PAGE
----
Killing wolves without purpose

I have to report an ongoing travesty.

In the name of protecting Woodland Caribou, the Alberta Government has killed more than 1000 wolves using poison, traps, and guns from helicopters. Hundreds of other animals have also been killed, including moose and elk to bait wolf traps. Others have died by eating poison intended for the wolves. It’s barbaric and senseless.

This is all happening in the name of protecting Woodland Caribou. They call it a “cull”. The problem is it doesn’t work.

The reality is Woodland Caribou are declining as a result of habitat loss and disruption. In order to survive, Woodland Caribou need large areas of undisturbed, old growth woodland habitat for food, shelter and protection.

Woodland caribou have already lost at least one-half of their historic range in Canada. We’re in danger of losing the caribou if we don’t get a handle on industrial development and enact strong laws to restrict activities in caribou habitat.

Related: Woodland Caribou Backgrounder

Today in Alberta, the reality is Woodland Caribou habitat is rapidly being destroyed by unmitigated, unchecked and unsustainable industrial practices.

According to a report in the Canadian Journal of Zoology:

From 2005 to 2012, in a 10,000-square-km treatment area northwest of Hinton, government crews have shot gunned 579 wolves from helicopters and poisoned 154 more with strychnine. Furthermore, to attract the wolves to the poison, the biologists shot 177 moose and 16 elk to serve as bait. The campaign is ongoing and the current toll of wolves alone can be expected to exceed 1,000. In addition, 167 wolves were snared by private trappers but there is only a partial list of the many collateral casualties of poisoning, including ravens, foxes, martens and lynxes.

According to acclaimed wildlife ecologist Dick Dekker:

“Habitat fragmentation is the main reason the woodland caribou is in decline. The problem has frequently been reported in the Journal, and the province has been severely criticized for continuing to issue permits for more industrial activity.”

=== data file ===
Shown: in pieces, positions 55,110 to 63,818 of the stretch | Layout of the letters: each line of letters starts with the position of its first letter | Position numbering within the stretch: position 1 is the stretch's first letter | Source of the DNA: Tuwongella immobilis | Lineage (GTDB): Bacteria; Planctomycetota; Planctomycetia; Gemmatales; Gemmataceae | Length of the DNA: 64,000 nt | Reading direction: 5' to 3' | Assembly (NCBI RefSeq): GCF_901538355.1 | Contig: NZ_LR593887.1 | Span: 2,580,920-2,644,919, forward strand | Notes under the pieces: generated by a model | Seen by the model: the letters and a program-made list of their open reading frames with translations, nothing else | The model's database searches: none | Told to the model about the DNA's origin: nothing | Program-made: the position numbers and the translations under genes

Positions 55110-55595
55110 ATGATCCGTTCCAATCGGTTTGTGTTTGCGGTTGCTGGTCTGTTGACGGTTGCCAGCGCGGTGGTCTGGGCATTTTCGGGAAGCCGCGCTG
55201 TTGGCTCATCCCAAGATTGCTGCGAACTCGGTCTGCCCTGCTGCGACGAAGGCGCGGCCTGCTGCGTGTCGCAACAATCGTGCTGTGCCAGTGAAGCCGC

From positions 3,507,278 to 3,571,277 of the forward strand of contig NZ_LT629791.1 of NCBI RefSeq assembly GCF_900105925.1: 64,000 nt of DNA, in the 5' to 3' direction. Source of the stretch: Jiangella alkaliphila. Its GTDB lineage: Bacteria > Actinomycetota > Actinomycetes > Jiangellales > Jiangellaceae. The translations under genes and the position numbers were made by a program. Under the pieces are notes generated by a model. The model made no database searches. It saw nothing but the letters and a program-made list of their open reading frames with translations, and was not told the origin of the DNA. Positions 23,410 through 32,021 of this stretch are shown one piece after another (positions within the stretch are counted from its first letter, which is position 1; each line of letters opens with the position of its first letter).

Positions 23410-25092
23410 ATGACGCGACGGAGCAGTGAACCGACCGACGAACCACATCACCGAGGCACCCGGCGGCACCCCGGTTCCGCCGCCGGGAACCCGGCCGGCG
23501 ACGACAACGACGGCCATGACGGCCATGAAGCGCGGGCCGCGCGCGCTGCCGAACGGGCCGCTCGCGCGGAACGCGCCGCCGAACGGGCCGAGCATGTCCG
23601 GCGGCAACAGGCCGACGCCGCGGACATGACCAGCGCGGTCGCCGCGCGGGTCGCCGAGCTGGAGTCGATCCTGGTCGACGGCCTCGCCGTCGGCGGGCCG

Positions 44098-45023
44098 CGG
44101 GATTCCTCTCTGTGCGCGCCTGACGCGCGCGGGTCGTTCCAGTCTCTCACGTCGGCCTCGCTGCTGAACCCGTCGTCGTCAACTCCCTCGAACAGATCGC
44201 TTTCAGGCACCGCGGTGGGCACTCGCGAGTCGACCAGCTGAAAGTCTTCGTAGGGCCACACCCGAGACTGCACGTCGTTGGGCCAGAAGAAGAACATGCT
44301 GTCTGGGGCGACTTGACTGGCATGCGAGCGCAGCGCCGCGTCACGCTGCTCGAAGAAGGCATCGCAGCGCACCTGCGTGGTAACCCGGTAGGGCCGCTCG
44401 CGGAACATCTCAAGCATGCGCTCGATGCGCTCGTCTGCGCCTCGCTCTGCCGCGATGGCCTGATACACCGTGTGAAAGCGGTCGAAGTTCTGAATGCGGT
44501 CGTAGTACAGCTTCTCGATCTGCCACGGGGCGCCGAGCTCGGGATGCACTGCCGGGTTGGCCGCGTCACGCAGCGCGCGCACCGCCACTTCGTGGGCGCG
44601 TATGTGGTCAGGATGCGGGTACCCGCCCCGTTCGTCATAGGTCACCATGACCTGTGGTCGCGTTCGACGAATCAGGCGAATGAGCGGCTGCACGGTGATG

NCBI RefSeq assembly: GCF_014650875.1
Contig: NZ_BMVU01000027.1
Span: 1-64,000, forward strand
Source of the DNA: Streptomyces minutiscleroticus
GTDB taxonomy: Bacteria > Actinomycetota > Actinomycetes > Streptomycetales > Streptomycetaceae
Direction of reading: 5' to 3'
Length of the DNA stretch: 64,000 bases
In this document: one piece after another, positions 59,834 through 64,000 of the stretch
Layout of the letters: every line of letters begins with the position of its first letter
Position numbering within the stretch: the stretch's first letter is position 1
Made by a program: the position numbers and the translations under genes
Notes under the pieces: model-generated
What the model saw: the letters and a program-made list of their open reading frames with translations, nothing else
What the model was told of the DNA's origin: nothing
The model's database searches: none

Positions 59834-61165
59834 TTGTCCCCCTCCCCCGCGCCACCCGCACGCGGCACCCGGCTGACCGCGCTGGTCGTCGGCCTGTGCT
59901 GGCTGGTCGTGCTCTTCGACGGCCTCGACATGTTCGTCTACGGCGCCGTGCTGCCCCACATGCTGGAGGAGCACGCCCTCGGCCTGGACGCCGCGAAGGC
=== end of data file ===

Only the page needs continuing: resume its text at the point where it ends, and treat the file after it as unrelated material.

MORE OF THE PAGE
Mr. Dekker has studied wolves and their prey species in Jasper National Park since 1965. His publications include some 250 titles, including a dozen wildlife books published in Canada, the U.S. and the Netherlands. He knows what he’s talking about.

Three years ago we were part of successful campaign to convince the Federal Minister of Environment to de-emphasize killing wolves and put habitat protection at the head of the list of actions in their Woodland Caribou recovery plan.

You may remember back in 2012, we collected over 3000 signatures in just 4 days opposing the feds proposed wolf slaughter. In the end, over 35,000 of you spoke out and took the call to action. It was a major victory.

Now the wolves need us again. Unfortunately, Alberta didn’t get the message. The indiscriminate slaughter continues and the Caribou population remains in freefall.


I’m sad to report that British Columbia has joined the senseless slaughter.

So we are re-launching our #SaveTheWolves campaign with a letter writing action to B.C. Premier Christy Clark and Alberta Premier Jim Prentice.

Please take a moment and send your letter today! Perhaps, together, we can get their attention again!

We’ve prepared a draft letter here. It’s best to personalize it, emphasizing your own concerns.

Wolves have been the victim of human prejudice and ignorance for too long.

It is industrial activities that's killing off caribou. Scapegoating wolves might distract attention from that uncomfortable truth for a while, but it won’t change the fact.

Both Premiers are active on Twitter so after you’ve sent your letter, please send them a Tweet urging them to do the right thing!


Thanks for standing up for the wolves.


John Bennett, National Program Director
Sierra Club Canada Foundation
1510-1 Nicholas Street
Ottawa, Ontario K1N 7B7
John on Twitter / Bennett Blog